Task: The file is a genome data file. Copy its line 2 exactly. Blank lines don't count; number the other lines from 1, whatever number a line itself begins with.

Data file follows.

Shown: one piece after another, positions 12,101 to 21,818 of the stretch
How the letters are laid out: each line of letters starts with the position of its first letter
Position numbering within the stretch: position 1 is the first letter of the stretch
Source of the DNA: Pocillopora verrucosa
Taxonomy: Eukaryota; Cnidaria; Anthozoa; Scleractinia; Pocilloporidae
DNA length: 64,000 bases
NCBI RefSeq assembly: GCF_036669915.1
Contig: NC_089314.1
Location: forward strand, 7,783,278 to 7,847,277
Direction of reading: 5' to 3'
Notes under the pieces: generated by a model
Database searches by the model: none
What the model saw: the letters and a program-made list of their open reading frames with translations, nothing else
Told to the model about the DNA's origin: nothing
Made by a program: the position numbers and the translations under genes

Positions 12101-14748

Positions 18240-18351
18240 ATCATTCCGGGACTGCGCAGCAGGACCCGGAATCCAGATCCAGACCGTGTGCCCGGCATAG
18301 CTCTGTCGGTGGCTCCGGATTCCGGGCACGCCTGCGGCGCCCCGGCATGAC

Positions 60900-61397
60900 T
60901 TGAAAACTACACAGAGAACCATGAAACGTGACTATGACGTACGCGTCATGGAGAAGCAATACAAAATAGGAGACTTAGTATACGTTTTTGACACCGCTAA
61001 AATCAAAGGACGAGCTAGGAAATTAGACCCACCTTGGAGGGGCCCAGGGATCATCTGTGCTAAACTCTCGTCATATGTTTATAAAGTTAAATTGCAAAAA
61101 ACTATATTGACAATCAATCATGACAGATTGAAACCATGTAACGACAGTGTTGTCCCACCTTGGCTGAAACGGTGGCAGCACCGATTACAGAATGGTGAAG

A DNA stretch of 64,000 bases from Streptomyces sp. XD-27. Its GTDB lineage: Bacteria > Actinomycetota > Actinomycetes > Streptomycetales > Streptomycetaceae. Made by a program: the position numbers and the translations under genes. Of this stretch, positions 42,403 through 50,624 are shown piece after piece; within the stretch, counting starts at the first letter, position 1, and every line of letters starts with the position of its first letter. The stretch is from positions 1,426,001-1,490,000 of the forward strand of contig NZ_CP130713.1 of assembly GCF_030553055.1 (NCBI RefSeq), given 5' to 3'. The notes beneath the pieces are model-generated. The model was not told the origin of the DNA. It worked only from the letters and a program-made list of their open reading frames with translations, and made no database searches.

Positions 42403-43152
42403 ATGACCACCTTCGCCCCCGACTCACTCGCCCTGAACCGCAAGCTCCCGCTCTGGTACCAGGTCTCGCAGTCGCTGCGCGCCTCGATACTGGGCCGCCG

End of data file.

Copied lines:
How the letters are laid out: each line of letters starts with the position of its first letter